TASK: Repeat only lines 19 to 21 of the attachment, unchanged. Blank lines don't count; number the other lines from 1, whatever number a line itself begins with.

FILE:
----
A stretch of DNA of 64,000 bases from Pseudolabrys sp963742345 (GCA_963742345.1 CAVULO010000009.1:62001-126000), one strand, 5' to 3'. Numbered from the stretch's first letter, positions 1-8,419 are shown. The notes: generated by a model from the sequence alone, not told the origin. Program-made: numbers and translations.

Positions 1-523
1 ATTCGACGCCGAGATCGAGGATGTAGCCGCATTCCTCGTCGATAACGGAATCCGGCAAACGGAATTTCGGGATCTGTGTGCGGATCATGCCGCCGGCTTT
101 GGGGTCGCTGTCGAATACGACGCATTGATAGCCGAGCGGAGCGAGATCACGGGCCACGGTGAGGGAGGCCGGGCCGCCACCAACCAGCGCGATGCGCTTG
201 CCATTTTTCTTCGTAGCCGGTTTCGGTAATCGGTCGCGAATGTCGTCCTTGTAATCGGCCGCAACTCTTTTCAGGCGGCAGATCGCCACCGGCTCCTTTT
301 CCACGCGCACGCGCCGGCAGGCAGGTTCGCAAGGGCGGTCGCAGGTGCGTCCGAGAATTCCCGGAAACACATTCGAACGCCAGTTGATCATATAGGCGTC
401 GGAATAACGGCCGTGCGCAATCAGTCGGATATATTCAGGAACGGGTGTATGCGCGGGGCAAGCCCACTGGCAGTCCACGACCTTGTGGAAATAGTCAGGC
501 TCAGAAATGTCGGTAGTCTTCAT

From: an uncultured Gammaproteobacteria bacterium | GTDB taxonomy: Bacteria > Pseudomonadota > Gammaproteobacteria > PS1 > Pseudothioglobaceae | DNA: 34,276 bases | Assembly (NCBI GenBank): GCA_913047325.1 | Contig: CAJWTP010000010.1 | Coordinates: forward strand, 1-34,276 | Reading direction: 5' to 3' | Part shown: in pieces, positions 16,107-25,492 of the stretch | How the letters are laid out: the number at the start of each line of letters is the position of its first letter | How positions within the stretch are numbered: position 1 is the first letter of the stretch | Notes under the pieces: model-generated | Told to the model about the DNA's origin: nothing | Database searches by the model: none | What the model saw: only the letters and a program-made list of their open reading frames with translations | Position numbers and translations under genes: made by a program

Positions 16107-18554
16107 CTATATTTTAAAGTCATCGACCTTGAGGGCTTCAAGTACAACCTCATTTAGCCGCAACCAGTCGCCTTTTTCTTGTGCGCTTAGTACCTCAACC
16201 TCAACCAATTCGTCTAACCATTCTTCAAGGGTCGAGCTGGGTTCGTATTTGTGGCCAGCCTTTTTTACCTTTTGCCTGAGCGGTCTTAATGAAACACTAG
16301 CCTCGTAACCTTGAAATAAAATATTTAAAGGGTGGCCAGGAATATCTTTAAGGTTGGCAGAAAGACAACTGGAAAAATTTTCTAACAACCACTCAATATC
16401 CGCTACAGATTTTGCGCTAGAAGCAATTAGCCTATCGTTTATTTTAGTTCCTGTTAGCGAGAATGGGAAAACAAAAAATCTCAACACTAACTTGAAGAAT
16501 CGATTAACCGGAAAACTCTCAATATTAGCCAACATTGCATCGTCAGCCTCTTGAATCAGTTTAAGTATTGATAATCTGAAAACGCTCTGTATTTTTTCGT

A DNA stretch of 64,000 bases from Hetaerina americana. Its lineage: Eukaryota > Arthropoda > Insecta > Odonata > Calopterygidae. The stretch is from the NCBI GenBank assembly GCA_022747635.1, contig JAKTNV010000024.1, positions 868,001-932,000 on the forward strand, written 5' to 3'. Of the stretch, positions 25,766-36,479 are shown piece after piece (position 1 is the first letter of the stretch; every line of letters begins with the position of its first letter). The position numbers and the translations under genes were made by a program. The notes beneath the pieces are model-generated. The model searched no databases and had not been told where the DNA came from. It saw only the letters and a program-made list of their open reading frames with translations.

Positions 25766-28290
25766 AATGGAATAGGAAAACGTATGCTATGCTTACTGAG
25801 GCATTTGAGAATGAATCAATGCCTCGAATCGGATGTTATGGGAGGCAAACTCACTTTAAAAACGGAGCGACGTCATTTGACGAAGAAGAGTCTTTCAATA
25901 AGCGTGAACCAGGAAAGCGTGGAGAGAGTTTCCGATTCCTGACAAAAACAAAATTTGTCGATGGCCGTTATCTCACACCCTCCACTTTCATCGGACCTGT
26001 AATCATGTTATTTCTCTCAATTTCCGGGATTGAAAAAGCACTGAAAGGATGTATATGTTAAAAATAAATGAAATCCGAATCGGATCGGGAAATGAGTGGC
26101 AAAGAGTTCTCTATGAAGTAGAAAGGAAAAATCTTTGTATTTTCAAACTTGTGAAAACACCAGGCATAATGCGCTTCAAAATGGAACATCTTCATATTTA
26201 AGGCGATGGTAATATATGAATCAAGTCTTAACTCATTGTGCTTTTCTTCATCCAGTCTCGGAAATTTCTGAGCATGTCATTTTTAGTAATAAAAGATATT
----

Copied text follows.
25801 GCATTTGAGAATGAATCAATGCCTCGAATCGGATGTTATGGGAGGCAAACTCACTTTAAAAACGGAGCGACGTCATTTGACGAAGAAGAGTCTTTCAATA
25901 AGCGTGAACCAGGAAAGCGTGGAGAGAGTTTCCGATTCCTGACAAAAACAAAATTTGTCGATGGCCGTTATCTCACACCCTCCACTTTCATCGGACCTGT
26001 AATCATGTTATTTCTCTCAATTTCCGGGATTGAAAAAGCACTGAAAGGATGTATATGTTAAAAATAAATGAAATCCGAATCGGATCGGGAAATGAGTGGC